My wife enjoys this show of affection, and can lounge for long moments while Harriet or Taylor methodically work a small patch of skin, searching for what she claims is love and I contend is salt. (Tom, who’s only been indoors for a year, prefers a more fang-based interaction with humans). I, on the other hand, can’t stand it. Maybe it’s the constant drumbeat of mandatory safety training at work that puts bodily fluids on par with nuclear waste or Newt Gingrich as a hazardous material. Maybe I need to distinguish between the lick, which involves simple saliva, and the nasal nudge, which involves mucus. Maybe I need counseling to realize that animal slobber is a natural and organic thing, soon to be available in health food stores.
So when Harriet announced herself at my pillow early this morning, I took the easy way out and got up to feed her. She may have had a legitimate point in this one case. For their actual dinner hour, I’ve started recently to give them only a half portion around 9 o’clock and the other half about 45 minutes later. Taylor has taken up the sport of competitive eating, and will wolf down a full portion so rapidly that he ends up “refunding” (look it up at ifoce.com, the website for major league eating, if you dare). Last night, I dozed off before I could offer up the second course, so her complaint was a valid one.
Still, I need a solution to this problem that doesn’t require any responsibility or self-control on my part. And I may have found it.
During a recent visit to the vet, we picked up a brochure from the makers of Invisible Fence. For those of you not familiar with this product, it involves burying a small power grid around the perimeter of your yard which transmits a mild electrical shock to a collar worn by your outdoor dog when he tries to pass over it. It’s basically a self-tasering device that eliminates the need for ugly chain link to surround your property. After a few jolts to the throat, even the dumbest dog learns to avoid the invisible fence.
The concept is a very clever one, and it didn’t take long for the sales folks at IF to come up with some other applications. My first choice for venturing outside the doggie market would’ve been electric collars to keep weak-willed humans away from bars, fast-food establishments, pawn shops, me and the like. Perhaps the company thought that metallic chokers with a transmitter attached would not be an acceptable fashion statement, though a visit to any high school could’ve convinced them otherwise.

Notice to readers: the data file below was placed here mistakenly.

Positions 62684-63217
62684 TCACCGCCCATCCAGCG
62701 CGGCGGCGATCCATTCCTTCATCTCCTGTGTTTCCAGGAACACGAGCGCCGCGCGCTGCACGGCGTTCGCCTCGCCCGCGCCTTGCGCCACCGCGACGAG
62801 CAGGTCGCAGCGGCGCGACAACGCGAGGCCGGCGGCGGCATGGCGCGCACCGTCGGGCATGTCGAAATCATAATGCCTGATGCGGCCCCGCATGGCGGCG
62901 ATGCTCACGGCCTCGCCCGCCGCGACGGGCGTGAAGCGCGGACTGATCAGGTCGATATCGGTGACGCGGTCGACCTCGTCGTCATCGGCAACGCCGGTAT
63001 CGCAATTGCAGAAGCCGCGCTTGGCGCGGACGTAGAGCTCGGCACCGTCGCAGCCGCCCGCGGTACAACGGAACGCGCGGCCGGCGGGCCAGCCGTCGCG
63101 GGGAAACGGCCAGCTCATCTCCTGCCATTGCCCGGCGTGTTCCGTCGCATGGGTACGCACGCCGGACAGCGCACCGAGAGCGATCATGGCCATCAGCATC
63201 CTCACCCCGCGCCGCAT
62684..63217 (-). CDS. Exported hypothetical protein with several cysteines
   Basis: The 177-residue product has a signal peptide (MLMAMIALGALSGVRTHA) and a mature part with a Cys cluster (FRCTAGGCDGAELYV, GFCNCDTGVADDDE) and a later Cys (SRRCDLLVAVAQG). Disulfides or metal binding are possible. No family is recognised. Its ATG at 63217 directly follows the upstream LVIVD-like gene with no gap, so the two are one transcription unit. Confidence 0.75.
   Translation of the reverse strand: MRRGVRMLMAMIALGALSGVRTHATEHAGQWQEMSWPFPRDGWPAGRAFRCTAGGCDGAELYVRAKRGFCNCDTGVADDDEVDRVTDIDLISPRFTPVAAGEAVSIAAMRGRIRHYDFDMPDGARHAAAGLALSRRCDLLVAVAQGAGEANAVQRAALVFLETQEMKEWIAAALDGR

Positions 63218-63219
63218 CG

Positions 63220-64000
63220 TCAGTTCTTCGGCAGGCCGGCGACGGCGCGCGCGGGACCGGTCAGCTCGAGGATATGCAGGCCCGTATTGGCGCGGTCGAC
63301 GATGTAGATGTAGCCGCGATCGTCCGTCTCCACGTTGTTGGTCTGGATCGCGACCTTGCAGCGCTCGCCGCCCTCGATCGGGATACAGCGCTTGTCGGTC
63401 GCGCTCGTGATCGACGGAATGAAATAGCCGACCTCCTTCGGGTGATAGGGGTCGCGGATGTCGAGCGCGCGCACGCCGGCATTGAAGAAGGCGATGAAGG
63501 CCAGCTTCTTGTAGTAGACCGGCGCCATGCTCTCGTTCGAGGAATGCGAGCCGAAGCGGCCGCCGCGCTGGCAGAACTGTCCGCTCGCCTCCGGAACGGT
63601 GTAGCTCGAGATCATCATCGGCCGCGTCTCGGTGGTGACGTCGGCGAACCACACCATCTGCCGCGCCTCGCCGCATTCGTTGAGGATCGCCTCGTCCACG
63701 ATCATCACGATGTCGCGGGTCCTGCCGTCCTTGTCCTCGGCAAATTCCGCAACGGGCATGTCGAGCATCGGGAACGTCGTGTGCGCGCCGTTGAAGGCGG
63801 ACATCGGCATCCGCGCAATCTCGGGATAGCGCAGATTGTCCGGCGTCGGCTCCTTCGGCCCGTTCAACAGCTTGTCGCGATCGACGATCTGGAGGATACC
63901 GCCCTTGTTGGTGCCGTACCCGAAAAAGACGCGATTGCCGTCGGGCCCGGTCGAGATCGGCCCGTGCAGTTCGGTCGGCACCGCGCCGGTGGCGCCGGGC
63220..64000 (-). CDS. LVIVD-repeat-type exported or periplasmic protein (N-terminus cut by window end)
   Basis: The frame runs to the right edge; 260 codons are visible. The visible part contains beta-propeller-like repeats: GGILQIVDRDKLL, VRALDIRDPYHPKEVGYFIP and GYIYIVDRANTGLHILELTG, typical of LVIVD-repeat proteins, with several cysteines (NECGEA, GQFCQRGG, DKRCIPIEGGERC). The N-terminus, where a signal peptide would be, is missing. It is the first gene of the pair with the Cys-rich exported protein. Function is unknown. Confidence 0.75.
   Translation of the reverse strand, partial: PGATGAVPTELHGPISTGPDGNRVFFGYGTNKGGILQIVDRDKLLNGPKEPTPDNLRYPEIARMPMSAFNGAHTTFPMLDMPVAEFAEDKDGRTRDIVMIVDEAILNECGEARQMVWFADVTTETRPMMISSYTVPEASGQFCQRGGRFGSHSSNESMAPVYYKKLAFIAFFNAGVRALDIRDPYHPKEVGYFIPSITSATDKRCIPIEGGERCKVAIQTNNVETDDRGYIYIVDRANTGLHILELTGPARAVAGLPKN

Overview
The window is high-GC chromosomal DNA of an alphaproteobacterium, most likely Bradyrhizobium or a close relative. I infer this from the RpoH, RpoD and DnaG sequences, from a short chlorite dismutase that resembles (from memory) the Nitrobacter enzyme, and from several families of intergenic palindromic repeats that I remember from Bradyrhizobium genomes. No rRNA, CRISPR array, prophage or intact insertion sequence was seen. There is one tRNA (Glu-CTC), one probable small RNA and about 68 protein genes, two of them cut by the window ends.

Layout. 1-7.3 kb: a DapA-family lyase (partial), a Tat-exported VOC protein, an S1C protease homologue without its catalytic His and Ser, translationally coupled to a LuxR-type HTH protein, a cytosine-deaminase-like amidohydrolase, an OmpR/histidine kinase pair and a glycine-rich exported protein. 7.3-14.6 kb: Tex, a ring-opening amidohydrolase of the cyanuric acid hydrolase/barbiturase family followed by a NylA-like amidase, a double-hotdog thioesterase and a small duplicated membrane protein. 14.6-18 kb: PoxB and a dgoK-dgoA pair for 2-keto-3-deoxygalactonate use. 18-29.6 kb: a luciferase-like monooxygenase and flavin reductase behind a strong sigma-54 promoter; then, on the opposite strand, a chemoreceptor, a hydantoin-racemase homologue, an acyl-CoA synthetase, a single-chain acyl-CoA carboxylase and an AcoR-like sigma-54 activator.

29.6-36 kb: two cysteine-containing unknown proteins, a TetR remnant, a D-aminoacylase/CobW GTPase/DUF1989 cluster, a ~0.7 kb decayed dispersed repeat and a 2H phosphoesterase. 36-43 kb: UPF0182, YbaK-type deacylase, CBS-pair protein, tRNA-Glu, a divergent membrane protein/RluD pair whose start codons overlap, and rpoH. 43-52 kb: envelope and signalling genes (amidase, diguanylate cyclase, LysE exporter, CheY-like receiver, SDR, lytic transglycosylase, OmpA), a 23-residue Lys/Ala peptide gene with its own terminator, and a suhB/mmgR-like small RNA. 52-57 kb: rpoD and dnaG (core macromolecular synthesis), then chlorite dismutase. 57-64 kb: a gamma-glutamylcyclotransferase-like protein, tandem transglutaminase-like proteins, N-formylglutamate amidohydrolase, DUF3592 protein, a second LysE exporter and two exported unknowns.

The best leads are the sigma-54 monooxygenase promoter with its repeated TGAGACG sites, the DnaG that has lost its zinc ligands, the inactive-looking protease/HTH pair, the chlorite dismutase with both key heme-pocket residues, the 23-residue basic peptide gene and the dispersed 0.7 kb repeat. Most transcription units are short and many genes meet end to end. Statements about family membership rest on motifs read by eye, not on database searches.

Instead, the Invisible Fence people are now offering an option to keep cats geographically controlled. And it somehow works not only out in the yard but indoors as well. The brochure doesn’t explain this in any detail, so I’m left to assume they won’t be digging up your living room and sinking high-powered cable around your sofa, but instead employ computers and perhaps a GPS connection to track your kitty. When Puff jumps onto the dinner table and starts gobbling your chicken — as shown in one picture in the brochure that’s captioned “does this look familiar?” — a geosynchronous satellite is duly notified and space lasers offer a virtual “no!” from 150 miles above the Earth.
Not sure how Harriet, Taylor and Tom would react to that. You could make a strong argument that the punishment is a bit harsh for the “crime” of curiosity and hunger. Electrocuting your pet for the slight annoyance they occasionally cause doesn’t seem to give them enough credit for that whole love and companionship package they offer. But those wet noses sure will help with the conductivity.